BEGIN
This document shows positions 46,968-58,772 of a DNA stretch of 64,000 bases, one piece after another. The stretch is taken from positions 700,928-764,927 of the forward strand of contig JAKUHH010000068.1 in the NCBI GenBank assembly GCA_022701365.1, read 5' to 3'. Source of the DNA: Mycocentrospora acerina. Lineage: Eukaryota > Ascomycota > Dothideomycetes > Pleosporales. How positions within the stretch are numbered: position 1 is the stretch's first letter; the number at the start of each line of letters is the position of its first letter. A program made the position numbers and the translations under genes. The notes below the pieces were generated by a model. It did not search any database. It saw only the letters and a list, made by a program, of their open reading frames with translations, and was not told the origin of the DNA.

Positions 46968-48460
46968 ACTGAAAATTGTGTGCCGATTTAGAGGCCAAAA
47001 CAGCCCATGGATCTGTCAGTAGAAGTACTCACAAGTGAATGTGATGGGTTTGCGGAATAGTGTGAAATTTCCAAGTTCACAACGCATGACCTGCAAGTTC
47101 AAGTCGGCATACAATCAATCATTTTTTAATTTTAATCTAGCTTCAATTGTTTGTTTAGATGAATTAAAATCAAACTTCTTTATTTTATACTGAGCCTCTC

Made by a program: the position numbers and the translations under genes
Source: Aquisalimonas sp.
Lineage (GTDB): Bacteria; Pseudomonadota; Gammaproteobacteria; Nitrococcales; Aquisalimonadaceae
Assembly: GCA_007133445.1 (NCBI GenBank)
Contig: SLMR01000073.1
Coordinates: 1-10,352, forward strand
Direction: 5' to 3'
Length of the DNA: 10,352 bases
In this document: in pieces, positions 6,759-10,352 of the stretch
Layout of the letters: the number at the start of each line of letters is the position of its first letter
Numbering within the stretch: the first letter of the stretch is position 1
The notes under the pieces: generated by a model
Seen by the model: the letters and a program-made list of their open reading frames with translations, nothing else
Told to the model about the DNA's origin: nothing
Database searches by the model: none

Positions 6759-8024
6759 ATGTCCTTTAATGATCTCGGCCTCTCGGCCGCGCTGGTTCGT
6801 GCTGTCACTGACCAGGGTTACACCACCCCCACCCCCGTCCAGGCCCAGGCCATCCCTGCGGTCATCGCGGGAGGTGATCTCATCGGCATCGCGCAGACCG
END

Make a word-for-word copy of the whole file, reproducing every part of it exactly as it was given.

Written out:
This document shows positions 46,968-58,772 of a DNA stretch of 64,000 bases, one piece after another. The stretch is taken from positions 700,928-764,927 of the forward strand of contig JAKUHH010000068.1 in the NCBI GenBank assembly GCA_022701365.1, read 5' to 3'. Source of the DNA: Mycocentrospora acerina. Lineage: Eukaryota > Ascomycota > Dothideomycetes > Pleosporales. How positions within the stretch are numbered: position 1 is the stretch's first letter; the number at the start of each line of letters is the position of its first letter. A program made the position numbers and the translations under genes. The notes below the pieces were generated by a model. It did not search any database. It saw only the letters and a list, made by a program, of their open reading frames with translations, and was not told the origin of the DNA.

Positions 46968-48460
46968 ACTGAAAATTGTGTGCCGATTTAGAGGCCAAAA
47001 CAGCCCATGGATCTGTCAGTAGAAGTACTCACAAGTGAATGTGATGGGTTTGCGGAATAGTGTGAAATTTCCAAGTTCACAACGCATGACCTGCAAGTTC
47101 AAGTCGGCATACAATCAATCATTTTTTAATTTTAATCTAGCTTCAATTGTTTGTTTAGATGAATTAAAATCAAACTTCTTTATTTTATACTGAGCCTCTC

Made by a program: the position numbers and the translations under genes
Source: Aquisalimonas sp.
Lineage (GTDB): Bacteria; Pseudomonadota; Gammaproteobacteria; Nitrococcales; Aquisalimonadaceae
Assembly: GCA_007133445.1 (NCBI GenBank)
Contig: SLMR01000073.1
Coordinates: 1-10,352, forward strand
Direction: 5' to 3'
Length of the DNA: 10,352 bases
In this document: in pieces, positions 6,759-10,352 of the stretch
Layout of the letters: the number at the start of each line of letters is the position of its first letter
Numbering within the stretch: the first letter of the stretch is position 1
The notes under the pieces: generated by a model
Seen by the model: the letters and a program-made list of their open reading frames with translations, nothing else
Told to the model about the DNA's origin: nothing
Database searches by the model: none

Positions 6759-8024
6759 ATGTCCTTTAATGATCTCGGCCTCTCGGCCGCGCTGGTTCGT
6801 GCTGTCACTGACCAGGGTTACACCACCCCCACCCCCGTCCAGGCCCAGGCCATCCCTGCGGTCATCGCGGGAGGTGATCTCATCGGCATCGCGCAGACCG